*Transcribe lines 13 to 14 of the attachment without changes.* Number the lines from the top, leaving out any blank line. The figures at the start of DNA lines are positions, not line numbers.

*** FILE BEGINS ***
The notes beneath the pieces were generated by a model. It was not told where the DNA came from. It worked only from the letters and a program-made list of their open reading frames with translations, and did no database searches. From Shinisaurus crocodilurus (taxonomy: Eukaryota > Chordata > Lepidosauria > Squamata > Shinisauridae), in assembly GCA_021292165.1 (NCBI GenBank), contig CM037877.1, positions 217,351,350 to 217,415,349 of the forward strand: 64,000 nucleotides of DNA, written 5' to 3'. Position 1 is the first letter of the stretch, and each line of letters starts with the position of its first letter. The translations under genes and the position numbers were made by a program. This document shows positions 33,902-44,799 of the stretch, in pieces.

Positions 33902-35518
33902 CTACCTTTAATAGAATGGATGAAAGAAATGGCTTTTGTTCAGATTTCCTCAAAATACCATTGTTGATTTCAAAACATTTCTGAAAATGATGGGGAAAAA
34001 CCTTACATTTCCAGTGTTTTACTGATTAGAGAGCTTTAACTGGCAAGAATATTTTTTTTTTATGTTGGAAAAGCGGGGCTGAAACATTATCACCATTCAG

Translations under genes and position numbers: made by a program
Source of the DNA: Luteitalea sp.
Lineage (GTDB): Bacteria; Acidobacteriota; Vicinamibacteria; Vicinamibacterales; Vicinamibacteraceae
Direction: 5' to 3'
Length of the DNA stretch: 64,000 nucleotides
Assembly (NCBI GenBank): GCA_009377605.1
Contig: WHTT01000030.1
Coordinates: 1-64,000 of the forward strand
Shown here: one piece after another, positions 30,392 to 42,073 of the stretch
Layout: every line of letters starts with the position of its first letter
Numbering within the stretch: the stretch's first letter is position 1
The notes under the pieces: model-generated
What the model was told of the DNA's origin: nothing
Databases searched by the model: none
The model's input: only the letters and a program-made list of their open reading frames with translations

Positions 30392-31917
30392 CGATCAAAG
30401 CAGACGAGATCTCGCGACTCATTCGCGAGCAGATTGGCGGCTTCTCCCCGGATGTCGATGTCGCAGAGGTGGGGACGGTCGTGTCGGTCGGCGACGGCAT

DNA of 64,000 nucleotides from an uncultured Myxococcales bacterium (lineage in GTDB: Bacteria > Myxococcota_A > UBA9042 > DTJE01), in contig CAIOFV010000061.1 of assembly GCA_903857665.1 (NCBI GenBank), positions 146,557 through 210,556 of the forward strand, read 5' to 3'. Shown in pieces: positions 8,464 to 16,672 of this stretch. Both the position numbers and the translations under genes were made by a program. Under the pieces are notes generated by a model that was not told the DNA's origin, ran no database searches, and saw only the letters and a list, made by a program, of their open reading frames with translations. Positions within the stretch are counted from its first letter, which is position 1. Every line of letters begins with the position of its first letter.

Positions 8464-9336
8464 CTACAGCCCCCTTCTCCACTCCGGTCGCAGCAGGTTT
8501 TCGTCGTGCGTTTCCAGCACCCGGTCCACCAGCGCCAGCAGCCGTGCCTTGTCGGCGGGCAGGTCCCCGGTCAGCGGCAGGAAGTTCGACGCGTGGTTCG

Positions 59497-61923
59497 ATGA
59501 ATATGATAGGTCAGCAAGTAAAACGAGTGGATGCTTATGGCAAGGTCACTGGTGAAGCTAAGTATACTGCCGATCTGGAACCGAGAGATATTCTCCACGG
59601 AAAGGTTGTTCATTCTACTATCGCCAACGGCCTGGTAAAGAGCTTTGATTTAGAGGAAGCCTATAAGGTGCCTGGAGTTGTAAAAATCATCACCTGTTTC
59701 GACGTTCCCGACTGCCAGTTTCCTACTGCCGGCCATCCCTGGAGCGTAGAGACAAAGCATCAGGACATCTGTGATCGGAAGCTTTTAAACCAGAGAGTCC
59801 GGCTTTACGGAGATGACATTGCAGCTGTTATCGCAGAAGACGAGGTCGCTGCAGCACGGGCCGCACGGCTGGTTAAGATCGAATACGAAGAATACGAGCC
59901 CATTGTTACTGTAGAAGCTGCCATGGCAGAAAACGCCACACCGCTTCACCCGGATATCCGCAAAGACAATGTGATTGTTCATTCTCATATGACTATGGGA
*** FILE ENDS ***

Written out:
Shown here: one piece after another, positions 30,392 to 42,073 of the stretch
Layout: every line of letters starts with the position of its first letter